On Drumming Open Handed

Open handed drumming is a method that is debated frequently. I’ve considered it and have applied it to my drumming here and there. In this article, I will weigh in on the pros and cons, my experience with playing this way, and my net-net opinion.

For those not familiar with it, let’s define open-handed drumming. Let’s assume a right-handed drum set-up. Most of the time, the right-handed drummer will cross his right hand over the left to play the hi-hat. Certainly, in rock and pop music, a lot of time is spent in this position, because the primary function of the drummer is to play grooves to support the band.

A good view of Simon Phillips playing "open-handed" at a drum clinic.

A good view of Simon Phillips playing “open-handed” at a drum clinic.


Drumming “open-handed” simply means that the drummer plays the hi-hat with the left hand while the right hand plays the snare drum. This avoids the crossing over of the right arm above the left. Proponents of the open-handed style claim that the un-crossing of the arms frees up the right hand to play anywhere on the kit that is desired.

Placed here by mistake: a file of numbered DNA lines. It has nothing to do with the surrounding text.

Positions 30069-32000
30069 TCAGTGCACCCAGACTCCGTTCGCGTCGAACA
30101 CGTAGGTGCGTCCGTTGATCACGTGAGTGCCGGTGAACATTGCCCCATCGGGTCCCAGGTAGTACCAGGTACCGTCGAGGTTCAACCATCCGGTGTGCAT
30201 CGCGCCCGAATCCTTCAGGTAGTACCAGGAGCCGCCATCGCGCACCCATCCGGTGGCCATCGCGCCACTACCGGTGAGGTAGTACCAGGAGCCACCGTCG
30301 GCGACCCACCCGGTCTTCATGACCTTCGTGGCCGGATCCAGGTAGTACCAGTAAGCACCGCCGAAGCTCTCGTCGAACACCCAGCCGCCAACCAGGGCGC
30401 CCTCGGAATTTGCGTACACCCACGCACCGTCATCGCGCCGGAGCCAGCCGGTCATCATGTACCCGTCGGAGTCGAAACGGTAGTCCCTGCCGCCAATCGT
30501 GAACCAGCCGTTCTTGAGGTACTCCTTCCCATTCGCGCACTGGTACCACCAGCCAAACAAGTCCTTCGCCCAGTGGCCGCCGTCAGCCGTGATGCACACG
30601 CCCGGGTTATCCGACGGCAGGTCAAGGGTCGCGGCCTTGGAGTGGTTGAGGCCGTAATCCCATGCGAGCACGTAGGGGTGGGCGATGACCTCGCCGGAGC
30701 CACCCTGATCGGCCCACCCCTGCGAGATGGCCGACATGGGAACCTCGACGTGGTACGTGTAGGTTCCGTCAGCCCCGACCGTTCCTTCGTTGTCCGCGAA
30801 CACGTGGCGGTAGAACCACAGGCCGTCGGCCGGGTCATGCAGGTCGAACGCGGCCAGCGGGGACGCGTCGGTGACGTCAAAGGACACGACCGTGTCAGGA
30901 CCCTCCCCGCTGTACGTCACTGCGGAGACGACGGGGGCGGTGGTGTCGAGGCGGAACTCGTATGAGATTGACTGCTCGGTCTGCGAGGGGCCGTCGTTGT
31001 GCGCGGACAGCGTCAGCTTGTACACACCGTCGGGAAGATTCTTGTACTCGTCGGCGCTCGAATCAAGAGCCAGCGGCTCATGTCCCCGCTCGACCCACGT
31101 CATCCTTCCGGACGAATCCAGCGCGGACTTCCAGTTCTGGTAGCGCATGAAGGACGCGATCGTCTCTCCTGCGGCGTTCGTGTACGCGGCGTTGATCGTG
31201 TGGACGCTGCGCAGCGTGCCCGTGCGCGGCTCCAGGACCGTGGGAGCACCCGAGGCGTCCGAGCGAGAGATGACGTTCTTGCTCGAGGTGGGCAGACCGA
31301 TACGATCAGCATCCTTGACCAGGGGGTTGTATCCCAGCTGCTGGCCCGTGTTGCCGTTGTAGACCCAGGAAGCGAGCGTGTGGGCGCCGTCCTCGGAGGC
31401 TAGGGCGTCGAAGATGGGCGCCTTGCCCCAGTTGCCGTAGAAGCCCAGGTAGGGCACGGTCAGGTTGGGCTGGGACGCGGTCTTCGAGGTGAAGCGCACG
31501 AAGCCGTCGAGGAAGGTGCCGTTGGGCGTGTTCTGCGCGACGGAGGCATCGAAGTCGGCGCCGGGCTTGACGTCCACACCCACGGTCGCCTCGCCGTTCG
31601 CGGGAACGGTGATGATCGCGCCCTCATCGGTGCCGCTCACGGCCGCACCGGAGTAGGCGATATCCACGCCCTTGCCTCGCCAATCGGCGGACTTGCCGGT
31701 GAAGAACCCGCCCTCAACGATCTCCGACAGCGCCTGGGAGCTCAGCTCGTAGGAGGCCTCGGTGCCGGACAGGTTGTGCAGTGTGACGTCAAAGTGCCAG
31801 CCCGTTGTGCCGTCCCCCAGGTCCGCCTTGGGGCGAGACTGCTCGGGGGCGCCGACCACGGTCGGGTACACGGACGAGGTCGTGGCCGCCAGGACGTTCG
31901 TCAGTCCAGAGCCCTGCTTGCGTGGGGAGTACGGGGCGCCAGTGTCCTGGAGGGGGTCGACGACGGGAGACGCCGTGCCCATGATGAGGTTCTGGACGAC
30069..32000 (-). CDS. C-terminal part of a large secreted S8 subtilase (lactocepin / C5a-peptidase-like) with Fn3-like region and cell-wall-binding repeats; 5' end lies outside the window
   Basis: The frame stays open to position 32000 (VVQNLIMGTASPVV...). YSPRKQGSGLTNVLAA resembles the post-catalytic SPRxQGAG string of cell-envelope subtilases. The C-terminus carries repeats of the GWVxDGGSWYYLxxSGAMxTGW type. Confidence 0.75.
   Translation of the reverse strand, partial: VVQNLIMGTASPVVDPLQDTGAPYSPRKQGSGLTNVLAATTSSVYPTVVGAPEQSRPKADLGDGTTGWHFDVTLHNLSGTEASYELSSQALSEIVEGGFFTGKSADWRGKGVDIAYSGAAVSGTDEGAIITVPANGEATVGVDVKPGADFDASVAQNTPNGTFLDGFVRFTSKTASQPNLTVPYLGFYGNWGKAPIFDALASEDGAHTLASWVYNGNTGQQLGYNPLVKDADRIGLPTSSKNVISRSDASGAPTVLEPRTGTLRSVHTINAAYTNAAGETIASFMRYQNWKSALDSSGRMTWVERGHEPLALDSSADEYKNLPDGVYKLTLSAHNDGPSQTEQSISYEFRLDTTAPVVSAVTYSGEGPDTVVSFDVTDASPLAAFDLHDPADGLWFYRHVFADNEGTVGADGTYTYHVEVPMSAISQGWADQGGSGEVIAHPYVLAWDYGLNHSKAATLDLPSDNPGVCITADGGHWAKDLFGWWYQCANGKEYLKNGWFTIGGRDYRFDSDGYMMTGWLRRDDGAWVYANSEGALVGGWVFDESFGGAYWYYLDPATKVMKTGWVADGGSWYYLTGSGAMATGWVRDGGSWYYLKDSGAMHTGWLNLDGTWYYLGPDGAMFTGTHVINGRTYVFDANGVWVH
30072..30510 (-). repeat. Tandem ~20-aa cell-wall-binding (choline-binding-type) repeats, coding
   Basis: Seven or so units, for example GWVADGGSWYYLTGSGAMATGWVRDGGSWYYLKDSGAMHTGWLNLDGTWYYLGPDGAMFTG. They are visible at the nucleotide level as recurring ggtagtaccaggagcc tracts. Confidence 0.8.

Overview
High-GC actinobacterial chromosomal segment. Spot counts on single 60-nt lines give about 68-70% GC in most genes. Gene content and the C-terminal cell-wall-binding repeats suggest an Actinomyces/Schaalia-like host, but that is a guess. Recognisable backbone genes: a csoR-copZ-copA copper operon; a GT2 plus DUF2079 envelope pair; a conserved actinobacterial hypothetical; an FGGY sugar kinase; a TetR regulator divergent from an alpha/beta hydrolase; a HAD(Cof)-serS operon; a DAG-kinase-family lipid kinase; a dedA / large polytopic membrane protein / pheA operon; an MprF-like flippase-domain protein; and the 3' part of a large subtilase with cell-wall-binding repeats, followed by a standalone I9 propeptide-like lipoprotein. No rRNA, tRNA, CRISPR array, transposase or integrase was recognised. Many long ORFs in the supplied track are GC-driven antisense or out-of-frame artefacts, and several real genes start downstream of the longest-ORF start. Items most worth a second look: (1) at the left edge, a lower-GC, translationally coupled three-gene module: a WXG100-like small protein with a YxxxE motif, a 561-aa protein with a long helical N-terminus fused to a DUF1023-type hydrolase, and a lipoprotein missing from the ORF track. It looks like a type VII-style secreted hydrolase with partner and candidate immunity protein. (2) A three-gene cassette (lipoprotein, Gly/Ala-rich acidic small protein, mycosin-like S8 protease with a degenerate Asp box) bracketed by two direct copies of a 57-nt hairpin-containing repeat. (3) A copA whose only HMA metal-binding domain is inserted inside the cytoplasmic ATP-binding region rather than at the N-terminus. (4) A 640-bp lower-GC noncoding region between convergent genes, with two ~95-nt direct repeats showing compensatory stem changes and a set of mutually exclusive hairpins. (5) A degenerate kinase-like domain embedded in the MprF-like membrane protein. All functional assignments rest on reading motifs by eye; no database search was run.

The open-handed method also allows the right hand unrestricted power on the snare drum. With no arm above it, the snare drum arm can rise as high as the drummer wishes and hit the drum as hard as is desired.

Open handed players will often mount their ride cymbal on the left side above the hi hat and play the ride cymbal with the left hand as well. Some open-handed players have their ride in the “regular” right side position, effectively becoming ambidextrous.

Some well-known drummers who play “open” include: Billy Cobham, Kenny Aronoff (sometimes plays this way), Simon Phillips, Claus Hessler, Dom Famularo, Will Kennedy, Carter Beauford and Lenny White.